A federal audit on Wednesday estimated Minnesota mistakenly issued $3.7 million in payments to managed Medicaid care organizations in the state from 2014 to 2016. Those "unallowed payments" were sent for dead people.
Medicaid, the largest program run by Minnesota's Department of Human Services (DHS), pays privately managed care organizations to administer medical benefits for about 850,000 of the program’s 1.1 million people in the state.
The inspector general audit report found DHS paid the managed care organizations for some deceased enrollees because the state agency didn’t always “identify and process” beneficiary death records.
The report recommended the state return $3.2 million in mistakenly appropriated federal Medicaid funds. About $500,000 of the $3.7 million total amount derived from Minnesota's state coffers.
Federal auditors wrote that the department identified and began fixing problems with the new eligibility and enrollment system before the audit and will refund any verified additional overpayments.
Minnesota DHS Commissioner Jodi Harpstead told The Center Square DHS is correcting the problem.
“Ensuring our records are up-to-date so we do not pay for individuals who are no longer receiving care is a continual challenge,” Harpstead said in a statement. “We gather death information from many different sources, which do not always report in a timely manner. Because these payments are made to health plans in advance, we will always have to reconcile accounts."
“We are using continuous process improvement, including periodic data match, to get payment accuracy rates as close to 100 percent as possible to be trustworthy to taxpayers.”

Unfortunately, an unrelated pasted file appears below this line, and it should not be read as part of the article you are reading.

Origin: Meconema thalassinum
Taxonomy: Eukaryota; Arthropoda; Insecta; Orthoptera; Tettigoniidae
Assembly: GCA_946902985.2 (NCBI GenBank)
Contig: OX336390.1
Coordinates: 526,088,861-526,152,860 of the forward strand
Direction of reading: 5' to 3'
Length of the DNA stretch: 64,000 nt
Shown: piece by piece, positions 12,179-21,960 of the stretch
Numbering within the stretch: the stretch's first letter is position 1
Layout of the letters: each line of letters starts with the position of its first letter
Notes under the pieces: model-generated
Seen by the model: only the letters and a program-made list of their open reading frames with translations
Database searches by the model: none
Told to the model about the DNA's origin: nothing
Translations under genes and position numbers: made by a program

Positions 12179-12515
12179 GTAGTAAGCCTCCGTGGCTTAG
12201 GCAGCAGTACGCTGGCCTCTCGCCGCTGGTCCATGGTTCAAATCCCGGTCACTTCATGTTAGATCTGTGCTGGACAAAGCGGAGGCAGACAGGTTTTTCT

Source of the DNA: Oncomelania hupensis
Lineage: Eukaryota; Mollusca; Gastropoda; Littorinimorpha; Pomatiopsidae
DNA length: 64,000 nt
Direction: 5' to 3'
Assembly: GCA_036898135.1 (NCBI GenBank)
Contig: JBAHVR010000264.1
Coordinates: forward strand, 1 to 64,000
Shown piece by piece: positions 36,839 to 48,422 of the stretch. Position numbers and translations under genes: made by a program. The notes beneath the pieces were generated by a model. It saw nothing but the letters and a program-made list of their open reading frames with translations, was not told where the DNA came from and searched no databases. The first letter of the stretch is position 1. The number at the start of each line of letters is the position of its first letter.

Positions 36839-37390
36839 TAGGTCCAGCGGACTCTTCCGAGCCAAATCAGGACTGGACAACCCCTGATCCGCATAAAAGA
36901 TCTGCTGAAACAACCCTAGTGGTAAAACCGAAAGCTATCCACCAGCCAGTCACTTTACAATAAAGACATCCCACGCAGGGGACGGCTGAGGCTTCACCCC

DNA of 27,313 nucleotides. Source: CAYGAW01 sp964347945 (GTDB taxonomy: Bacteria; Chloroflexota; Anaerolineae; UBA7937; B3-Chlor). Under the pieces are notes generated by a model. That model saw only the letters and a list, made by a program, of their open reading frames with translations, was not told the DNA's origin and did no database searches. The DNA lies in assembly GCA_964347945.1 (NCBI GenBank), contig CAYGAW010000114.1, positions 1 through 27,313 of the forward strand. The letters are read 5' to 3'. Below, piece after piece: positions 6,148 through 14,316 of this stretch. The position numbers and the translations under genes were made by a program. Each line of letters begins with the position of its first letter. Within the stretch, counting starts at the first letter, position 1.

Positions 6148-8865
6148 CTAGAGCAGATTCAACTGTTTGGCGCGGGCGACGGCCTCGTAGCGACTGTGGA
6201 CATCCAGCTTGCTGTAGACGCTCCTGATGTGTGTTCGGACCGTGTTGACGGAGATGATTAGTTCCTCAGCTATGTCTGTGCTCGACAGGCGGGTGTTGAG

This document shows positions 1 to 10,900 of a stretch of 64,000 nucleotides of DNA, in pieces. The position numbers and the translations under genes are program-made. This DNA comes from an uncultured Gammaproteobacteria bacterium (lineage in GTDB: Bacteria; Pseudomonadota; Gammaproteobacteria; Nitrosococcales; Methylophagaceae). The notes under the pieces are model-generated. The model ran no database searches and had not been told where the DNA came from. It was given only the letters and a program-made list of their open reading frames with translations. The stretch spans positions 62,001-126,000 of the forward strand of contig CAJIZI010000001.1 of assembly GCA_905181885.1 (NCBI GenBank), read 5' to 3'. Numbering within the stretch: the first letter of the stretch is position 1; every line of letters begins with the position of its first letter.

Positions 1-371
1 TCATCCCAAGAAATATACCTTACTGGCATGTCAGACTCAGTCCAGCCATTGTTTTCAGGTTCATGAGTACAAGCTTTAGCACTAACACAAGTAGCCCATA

Sen. Scott Newman, R-Hutchinson, called for an investigation into DHS.
“It’s no wonder people are losing faith in state government when we have yet another troubling story from the state’s human services department,” Newman said in a statement. “This state agency serves millions of Minnesotans each year, providing critical services on which people rely – and all are affected by this sort of mismanagement.
“This follows reports of fraudulent child care payments, massive overpayments to our tribal governments, and a toxic work environment in the state’s largest agency – problems of which Senate Republicans have been sounding the alarm about for some time. We invite Gov. Walz and the House of Representatives to join us in getting to the bottom of these problems.”
The improper payments represented less than 1 percent of total Medicaid payments to health plans from 2014-2016.
State Rep. Joe Schomacker, R-Luverne, agreed with Newman.
“This is just another example of the problems that have taken place within the Department of Human Services,” Schomaker said in a statement. "While this issue is now behind us, it highlights the need for us to continue to investigate what is happening within the agency.”